Healing Our Waters Coalition is providing assistance. Some of our member organizations like Freshwater Future is very involved, they’re a member coalition, so we’re supporting their effort, we’re listening, we’re learning. What can we do, how can contribute? Making sure that that’s also part of the discussion when we meet with congressional members and presidential candidates and asking, “What’s your position on these issues and so forth to us here in Michigan, here in the Great Lakes region. We don’t want to see this happen again. Will there be funding to support efforts to prevent this from happening again or assisting people who have been harmed?”
Interviewer: Where do you see the movement for affordable clean water in Detroit, and maybe, it’s Southeast. Michigan in the general, moving?
Erma: I’m looking forward to discussions around water rates. That’s my hope really. I think that thinking outside the box that’s how do we solve this problem? What are we going to do that’s creative, that’s new, that’s innovative, that everyone can shake hands on that helps people today to be able to have access to this water? I want to see that. I think we’re moving in that direction; I think. A lot of eyes are there, a lot of thinkers, there’s lots of committees, there’s specialists, so, maybe not the description I gave when we first started talking about $1,000 worth of free water. Maybe it’s not that, but something.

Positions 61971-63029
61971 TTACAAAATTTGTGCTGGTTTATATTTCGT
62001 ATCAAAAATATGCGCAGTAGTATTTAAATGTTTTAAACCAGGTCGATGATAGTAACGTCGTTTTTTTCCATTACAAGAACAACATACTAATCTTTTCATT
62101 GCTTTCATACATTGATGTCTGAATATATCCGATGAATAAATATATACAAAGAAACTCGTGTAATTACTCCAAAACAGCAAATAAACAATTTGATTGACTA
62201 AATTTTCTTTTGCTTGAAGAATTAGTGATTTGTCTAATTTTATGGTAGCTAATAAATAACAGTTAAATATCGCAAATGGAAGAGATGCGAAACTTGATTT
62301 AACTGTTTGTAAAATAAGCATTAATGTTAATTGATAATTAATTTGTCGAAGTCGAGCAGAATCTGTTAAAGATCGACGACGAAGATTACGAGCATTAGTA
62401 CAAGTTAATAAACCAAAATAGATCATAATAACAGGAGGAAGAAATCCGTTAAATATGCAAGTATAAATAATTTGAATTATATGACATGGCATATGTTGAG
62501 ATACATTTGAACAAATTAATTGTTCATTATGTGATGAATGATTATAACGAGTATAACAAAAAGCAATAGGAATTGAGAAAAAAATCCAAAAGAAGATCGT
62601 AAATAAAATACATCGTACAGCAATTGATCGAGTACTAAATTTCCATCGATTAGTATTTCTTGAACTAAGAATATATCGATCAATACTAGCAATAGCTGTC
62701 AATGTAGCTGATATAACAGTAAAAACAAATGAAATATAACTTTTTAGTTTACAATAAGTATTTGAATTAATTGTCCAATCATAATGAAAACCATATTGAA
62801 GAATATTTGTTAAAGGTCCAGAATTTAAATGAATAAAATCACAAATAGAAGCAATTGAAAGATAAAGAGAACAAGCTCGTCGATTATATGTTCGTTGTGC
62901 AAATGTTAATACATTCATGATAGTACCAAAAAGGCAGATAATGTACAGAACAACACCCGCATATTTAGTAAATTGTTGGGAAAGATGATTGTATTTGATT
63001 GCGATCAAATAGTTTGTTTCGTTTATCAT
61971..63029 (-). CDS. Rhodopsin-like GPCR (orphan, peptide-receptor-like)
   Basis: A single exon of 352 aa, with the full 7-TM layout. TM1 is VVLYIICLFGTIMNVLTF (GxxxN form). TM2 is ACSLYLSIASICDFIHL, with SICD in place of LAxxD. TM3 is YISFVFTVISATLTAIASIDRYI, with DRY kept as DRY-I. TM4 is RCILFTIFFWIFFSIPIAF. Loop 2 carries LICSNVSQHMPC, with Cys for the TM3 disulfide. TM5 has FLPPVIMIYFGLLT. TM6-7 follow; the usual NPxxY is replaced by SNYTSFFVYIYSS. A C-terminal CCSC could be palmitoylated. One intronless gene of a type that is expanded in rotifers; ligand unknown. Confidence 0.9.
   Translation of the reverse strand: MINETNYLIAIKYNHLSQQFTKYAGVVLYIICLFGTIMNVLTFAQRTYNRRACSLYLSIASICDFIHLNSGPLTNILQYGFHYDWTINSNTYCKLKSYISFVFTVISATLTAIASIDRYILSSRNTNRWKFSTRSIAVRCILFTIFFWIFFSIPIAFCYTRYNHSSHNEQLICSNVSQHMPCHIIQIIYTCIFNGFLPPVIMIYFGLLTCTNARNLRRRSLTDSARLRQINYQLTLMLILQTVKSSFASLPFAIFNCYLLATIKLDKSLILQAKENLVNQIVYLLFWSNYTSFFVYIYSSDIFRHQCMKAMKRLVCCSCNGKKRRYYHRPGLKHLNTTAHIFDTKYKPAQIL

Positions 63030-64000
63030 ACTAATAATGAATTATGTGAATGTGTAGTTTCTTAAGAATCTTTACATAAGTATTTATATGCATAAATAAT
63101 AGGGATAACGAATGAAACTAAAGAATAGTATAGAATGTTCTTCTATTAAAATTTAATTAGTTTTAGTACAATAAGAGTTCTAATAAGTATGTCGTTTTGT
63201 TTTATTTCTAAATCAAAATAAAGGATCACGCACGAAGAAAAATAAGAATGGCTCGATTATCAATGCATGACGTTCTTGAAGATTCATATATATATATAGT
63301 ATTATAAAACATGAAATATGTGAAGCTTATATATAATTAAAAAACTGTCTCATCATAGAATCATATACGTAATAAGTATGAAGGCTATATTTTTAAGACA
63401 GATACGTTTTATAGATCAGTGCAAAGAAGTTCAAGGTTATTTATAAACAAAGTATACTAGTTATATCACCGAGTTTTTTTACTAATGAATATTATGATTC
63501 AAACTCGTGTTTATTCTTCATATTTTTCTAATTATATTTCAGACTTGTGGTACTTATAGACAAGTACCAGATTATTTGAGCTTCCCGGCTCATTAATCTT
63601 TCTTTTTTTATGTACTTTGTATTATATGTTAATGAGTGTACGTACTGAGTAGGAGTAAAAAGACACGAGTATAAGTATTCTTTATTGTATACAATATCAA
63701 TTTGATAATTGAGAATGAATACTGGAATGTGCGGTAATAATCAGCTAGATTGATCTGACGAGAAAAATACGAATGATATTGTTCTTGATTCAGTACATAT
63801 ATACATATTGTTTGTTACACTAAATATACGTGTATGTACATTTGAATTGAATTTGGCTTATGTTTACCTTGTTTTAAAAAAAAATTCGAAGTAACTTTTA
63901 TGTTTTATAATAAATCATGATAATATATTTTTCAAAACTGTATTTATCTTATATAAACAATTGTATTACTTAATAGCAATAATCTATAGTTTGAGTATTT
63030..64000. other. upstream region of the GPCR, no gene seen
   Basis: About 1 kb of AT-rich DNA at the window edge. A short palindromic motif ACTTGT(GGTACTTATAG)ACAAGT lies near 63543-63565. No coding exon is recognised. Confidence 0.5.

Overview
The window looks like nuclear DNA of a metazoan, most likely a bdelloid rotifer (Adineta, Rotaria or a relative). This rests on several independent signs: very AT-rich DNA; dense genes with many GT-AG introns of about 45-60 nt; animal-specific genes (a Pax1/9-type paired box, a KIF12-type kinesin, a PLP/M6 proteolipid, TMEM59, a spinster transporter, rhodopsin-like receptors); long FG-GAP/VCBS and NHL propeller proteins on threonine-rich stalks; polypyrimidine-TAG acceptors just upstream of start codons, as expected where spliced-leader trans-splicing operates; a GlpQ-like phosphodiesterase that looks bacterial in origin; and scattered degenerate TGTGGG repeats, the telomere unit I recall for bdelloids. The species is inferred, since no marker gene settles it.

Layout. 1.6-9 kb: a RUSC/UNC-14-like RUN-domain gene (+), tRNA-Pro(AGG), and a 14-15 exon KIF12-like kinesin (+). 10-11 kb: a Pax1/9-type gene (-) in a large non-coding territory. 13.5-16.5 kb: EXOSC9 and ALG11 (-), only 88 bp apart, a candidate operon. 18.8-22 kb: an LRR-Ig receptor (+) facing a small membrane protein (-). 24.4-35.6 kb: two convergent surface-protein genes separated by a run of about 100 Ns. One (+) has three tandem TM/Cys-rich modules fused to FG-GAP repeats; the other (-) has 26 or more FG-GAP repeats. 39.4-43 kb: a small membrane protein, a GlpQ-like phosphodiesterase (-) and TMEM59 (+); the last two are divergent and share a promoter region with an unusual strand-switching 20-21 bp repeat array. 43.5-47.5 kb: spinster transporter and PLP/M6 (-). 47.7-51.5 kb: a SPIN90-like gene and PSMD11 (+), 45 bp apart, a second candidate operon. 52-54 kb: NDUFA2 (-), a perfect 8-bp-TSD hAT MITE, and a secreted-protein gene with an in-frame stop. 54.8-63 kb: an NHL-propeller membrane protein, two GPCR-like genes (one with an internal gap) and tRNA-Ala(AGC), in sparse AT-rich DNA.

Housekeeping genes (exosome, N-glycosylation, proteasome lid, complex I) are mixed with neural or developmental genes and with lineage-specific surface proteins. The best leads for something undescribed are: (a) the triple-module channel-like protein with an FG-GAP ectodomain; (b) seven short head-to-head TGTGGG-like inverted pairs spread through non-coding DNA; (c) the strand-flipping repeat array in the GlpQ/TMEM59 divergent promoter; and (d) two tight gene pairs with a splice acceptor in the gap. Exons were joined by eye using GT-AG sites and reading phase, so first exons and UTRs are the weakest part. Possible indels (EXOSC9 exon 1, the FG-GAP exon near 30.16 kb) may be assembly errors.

Let’s, I don’t want to say set a deadline, but maybe by the end of the year, let’s say by 2020 we can have this resolved. It’s been a long time, long conversations. My book says too long. One way to maybe, even change the dynamic is look at what your strengths are. Let’s look at what’s working, let’s look at other places that have systems that are working. Maybe, we don’t need to recreate a wheel. Maybe, we can look on a national level and come up with some things and brainstorm or borrow some ideas. I want to see that happen. I would love to see that happen. I think that there’s potential for that.
Interviewer: Philadelphia adopted the income-based water affordability rate program, but as far as I know, a lot of the administrators in the city especially have generally tended to argue against a similar income-based program. Is that an issue that you see, perhaps, some traction that may be at the state level or maybe even federal level, or is that something that the heal Our Waters Coalition is trying to examine?